Also, a particular individual called her father during "La donna è mobile," so that he too could hear it. Too bad the tenor was not good.

Prendete questo fiore

BsotraviataThe Bavarian State Opera production of La Traviata was impressive as far as the principal singers. Anna Netrebko sang Violetta, and she was simply perfect. Her voice is supple and nearly angelic. This part showed her abilities off more than in others I have heard, she was Nannetta in Falstaff at San Francisco and Natasha in War and Peace at the Met. Rolando Villazón was also good as Alfredo, his tenor utterly warm and light. Paolo Gavanelli's voice was almost too sweet to be that of Alfredo's father Giorgio. His upper range had a slight tentativeness. Various people around me booed at him, I can only think it must be for some political reason, as his voice is beautiful.

Helena Jungwirth (Annina) was again, inaudible. Ann-Katrin Naidu (Flora) alternated between shrill and throaty. The chorus was excellent in the first act, but the male chorus was not together in the second.

The staging, produced by Günter Krämer, sets by Andreas Reinhardt, was ugly, it involved walls and doors. There were leaves all over the stage. Act II, scene one included a swing, teeter-totter, and beach umbrella. The Carlo Diappi's costumes, however, were elegant. Tuxedos and evening gowns, just white and black.

The audience was more well-behaved than usual, and I was able to concentrate. It was very moving, but I don't know if that is because of the music, the performers, or simply because I was able to forget myself.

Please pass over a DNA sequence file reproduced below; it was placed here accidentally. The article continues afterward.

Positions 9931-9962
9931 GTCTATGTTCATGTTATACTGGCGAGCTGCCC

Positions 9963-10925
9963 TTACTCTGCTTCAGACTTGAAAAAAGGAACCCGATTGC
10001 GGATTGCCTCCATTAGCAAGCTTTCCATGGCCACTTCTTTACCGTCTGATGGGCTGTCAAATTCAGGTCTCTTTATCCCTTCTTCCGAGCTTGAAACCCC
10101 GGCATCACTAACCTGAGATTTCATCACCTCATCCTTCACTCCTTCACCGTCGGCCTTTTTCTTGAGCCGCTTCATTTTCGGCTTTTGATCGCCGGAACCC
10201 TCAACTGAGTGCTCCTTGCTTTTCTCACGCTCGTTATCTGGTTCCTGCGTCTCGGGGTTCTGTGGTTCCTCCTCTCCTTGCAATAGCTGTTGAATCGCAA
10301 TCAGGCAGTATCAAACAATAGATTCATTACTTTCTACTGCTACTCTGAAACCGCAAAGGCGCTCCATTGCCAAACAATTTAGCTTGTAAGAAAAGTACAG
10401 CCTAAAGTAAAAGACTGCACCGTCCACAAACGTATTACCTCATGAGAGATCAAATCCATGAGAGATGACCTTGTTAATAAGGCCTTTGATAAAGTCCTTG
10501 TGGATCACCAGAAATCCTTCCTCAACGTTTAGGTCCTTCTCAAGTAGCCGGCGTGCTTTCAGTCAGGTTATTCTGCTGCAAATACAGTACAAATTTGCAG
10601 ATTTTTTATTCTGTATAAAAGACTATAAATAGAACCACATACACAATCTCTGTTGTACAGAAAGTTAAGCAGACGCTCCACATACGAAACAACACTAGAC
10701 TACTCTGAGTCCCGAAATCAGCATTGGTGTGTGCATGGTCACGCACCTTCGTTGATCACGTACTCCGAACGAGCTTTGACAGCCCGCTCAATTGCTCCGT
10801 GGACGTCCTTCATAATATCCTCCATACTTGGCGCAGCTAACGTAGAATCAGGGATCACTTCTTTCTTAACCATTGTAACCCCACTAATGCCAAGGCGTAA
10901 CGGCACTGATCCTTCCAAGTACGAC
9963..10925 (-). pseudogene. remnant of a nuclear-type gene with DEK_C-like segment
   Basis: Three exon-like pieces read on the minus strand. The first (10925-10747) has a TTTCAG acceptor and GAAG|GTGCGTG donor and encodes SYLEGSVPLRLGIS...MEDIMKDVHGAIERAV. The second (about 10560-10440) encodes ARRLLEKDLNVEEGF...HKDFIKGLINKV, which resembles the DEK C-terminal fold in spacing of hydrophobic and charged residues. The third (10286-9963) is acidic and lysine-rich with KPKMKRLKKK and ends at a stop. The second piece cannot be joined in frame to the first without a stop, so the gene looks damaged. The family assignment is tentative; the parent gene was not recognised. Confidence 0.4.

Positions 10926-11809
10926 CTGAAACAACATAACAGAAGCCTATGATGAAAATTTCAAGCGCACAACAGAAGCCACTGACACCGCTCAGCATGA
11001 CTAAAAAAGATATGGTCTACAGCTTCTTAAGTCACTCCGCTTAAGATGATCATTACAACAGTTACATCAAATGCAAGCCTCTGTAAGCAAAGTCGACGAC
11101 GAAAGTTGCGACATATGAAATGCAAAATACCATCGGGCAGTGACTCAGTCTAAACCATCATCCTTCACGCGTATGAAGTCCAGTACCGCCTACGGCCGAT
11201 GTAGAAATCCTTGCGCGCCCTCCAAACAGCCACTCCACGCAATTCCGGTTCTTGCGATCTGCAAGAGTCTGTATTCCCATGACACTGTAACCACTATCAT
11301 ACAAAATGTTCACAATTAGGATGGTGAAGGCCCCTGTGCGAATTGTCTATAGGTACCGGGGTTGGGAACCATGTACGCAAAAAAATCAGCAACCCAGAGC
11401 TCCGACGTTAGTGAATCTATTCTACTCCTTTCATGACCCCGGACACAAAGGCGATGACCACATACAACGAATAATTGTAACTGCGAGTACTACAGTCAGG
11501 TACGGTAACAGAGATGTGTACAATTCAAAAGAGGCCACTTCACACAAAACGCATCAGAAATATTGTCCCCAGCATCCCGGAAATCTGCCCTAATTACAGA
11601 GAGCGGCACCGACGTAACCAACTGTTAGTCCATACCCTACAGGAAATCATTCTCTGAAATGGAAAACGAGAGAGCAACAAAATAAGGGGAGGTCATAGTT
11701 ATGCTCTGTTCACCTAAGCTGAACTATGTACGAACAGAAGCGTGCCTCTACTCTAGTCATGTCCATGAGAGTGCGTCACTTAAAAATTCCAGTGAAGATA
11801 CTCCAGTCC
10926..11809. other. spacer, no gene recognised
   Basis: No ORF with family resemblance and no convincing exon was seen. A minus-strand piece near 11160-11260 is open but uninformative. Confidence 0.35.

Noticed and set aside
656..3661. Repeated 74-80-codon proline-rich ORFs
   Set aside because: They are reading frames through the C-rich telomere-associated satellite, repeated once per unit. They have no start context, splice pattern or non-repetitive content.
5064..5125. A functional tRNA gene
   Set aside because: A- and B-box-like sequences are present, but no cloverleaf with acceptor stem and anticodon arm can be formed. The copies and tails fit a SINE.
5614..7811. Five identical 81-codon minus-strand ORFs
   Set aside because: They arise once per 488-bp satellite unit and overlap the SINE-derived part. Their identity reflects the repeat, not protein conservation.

Ingrata, t'amo ancor

BsoluciaTickets to yesterday evening's performance of Lucia di Lammermoor completely sold-out, presumably because Edita Gruberova was singing the title role. She is in her 25th year of singing Lucia, and she is quite remarkable. Her voice can be the very embodiment of icy perfection. The audience screamed and clapped after "Quando rapito in estasi" for more than thirty seconds, and after the mad scene for at least a minute.

Marcello Viotti was adequate, the pacing seemed right. Robert Carsen's staging was dull, it involved walls with recessed square panels, like the ceiling of the Pantheon. These walls were arranged at angles to suggest a vanishing point of a painting and perhaps confinement. Richard Hudson's costumes all involved plaid except in the case of Lucia. This heightened the absurdity of an opera whose setting is Scotland, but whose language is Italian.

Paolo Gavanelli, as Enrico, was most impressive besides Gruberova, his baritone is very pleasant. Tenor Marcelo Alvarez was also quite good, one of the better tenors I have heard at the Bayerische Staatoper. The sextet in Act II Scene II was incredible. The only weak voice was Helena Jungwirth as Alisa, though it is a very small part with no aria. I could not hear her over the music from where I was.